FOR THE PAST FEW YEARS, Microsoft has updated its Surface Pro devices in a rather incremental fashion, adding a few small tweaks and updated processors. That was until it outed the Surface Pro X on Wednesday - a feature-stuffed upgrade compared to previous Surface Pro models.
The big news here, at least to INQUIRER readers, is that the Surface Pro X is running a custom ARM-based chip rather than an Intel processor, which is quite a shake-up, though one that was expected at some point given Microsoft's work with Qualcomm.
But the Surface Pro X is an interesting device all round. We got our grubby hands on one at Microsoft's New York event, so read on to see what we thought of the Surface Pro X.
In many ways the Surface Pro X looks like a Surface Pro that's been on a strict diet and dropped a significant amount of heft; at 7.3mm thick it's slimmer than the Surface Pro 7.
The bezels around the display have also shedded the pounds meaning it now fits a 13in display into the same footprint as the Surface Pro 7, which sports a smaller 12.3in screen.
This all has the effect of making the Surface Pro X look a little like a Windows 10 take on Apple's iPad Pro; not bad thing given that's a fairly slick tablet.
Because the Surface Pro X is rather svelte, it now only has a brace of USB-C ports rather than a USB-A and USB-C port like the Surface Pro 7. There's also no 3.5mm headphone jack, which is a surprise but a sign of the tech times whereby the venerable analogue port is slowly being phased out.
Despite being slim, the Surface Pro X still has a solid-feeling kickstand that allows the tablet to be propped up like a picture frame and used with a re-designed Type Cover in a form of laptop mode.
Speaking of the Type Cover, it has the same overall feel of a Surface Pro 7 keyboard, with 1.3mm of key travel facilitating a reasonably tactile typing experience. But it now has a divot in the top that can house and charge the Surface Slim Pen, which is a slimmed-down version of the Surface Pen; go figure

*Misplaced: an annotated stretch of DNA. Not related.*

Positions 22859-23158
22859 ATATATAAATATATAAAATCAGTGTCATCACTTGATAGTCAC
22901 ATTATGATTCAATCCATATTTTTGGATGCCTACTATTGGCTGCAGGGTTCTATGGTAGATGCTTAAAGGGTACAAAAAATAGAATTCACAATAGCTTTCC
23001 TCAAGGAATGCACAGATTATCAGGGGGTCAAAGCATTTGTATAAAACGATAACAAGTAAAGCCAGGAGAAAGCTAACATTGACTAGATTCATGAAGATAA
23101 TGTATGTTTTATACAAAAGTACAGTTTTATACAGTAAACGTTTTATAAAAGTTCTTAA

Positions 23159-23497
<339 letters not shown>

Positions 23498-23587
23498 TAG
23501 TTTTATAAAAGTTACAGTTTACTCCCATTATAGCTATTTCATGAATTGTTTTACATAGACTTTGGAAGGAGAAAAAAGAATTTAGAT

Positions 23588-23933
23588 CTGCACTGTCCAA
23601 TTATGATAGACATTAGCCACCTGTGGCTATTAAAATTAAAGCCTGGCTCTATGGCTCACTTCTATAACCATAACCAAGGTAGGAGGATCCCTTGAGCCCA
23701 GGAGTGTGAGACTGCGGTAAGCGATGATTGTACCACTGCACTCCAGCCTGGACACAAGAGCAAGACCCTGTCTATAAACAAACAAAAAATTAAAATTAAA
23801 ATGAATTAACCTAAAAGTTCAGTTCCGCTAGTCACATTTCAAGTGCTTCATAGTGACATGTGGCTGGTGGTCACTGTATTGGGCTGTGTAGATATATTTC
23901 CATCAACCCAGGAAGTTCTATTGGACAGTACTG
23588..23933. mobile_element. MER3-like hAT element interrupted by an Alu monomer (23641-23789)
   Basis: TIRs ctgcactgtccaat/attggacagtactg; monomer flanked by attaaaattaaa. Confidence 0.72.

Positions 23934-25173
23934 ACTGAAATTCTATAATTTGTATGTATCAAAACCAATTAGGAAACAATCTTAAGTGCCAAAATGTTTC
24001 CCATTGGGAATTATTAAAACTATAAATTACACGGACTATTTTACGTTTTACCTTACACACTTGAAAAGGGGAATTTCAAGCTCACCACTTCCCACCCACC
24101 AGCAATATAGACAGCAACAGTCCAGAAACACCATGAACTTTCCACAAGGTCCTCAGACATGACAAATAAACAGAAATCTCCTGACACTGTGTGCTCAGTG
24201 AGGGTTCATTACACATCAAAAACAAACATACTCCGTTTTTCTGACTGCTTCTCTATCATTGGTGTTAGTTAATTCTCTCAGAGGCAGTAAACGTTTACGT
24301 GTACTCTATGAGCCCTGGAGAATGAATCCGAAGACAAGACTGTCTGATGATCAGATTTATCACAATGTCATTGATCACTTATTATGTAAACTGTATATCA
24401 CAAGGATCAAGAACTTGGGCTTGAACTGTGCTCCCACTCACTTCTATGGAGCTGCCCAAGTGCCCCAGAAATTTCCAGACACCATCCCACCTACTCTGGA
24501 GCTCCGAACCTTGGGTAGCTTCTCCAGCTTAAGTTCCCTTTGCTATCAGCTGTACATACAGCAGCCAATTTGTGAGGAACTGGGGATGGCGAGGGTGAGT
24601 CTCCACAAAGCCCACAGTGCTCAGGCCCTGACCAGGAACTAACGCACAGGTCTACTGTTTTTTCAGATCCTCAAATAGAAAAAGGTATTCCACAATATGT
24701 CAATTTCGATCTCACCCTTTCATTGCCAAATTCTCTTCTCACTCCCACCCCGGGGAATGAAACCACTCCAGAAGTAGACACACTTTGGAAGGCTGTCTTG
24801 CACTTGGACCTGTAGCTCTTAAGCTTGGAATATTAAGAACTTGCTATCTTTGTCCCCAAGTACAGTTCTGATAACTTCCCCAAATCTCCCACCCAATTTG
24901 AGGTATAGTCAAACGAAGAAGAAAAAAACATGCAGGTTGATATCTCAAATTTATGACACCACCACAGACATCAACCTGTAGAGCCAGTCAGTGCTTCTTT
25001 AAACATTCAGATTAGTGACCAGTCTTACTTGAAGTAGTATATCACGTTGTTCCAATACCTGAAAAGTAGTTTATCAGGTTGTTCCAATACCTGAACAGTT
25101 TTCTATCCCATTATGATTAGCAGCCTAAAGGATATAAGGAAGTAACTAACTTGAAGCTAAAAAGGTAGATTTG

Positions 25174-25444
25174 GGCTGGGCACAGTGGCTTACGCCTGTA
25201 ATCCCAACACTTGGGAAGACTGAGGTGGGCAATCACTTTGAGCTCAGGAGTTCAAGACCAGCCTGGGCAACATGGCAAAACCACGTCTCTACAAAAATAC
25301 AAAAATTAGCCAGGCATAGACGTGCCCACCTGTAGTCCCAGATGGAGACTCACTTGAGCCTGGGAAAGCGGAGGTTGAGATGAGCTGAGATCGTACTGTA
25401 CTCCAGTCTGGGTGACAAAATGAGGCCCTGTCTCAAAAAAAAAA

Microsoft's new take on the stylus is rather neat, feeling more like a digital pencil than a pen, which could appeal to people who like to sketch on fondle slates rather than bits of dead tree.
When in its dock, for want of a better word, the Type Cover can be positioned in a fashion that hides the Surface Slim Pen away and thus lessens the risk of it falling out and going missing.
It's a neat bit of functional design that we have to doff our metaphorical cap to.
As for colours, there's only a smoky grey-black finish to choose from, so the Surface Pro X doesn't have the pallet of the Surface Pro 7.
Round the back, you'll find a 10MP camera that can record videos up to 4K. We suppose that's a nice thing to have, but we've never seen anyone snap a pic or record video on a Surface device.
With a resolution of 2,880x1,920 and a 3:4 aspect ratio, the Surface Pro X's display is a PixelSense panel through and through.
Everything we gazed at on it looked clear and flush with colour and contrast.
And thanks to the slim bezels, the display has more of a chance to shine than that of previous Surfaces; it also makes the tablet nicer to hold.
We'd have liked to have seen a high-refresh panel like the iPad Pro has, but otherwise, the Surface Pro X's screen looks to be onto a winner.
Given this was a brief hands-on, we couldn't really get a feel for how colour accurate the PixelSense display was, but going by previous Surface devices it promises to be pretty good, if maybe not quite up to the demands of the most discerning photography professionals.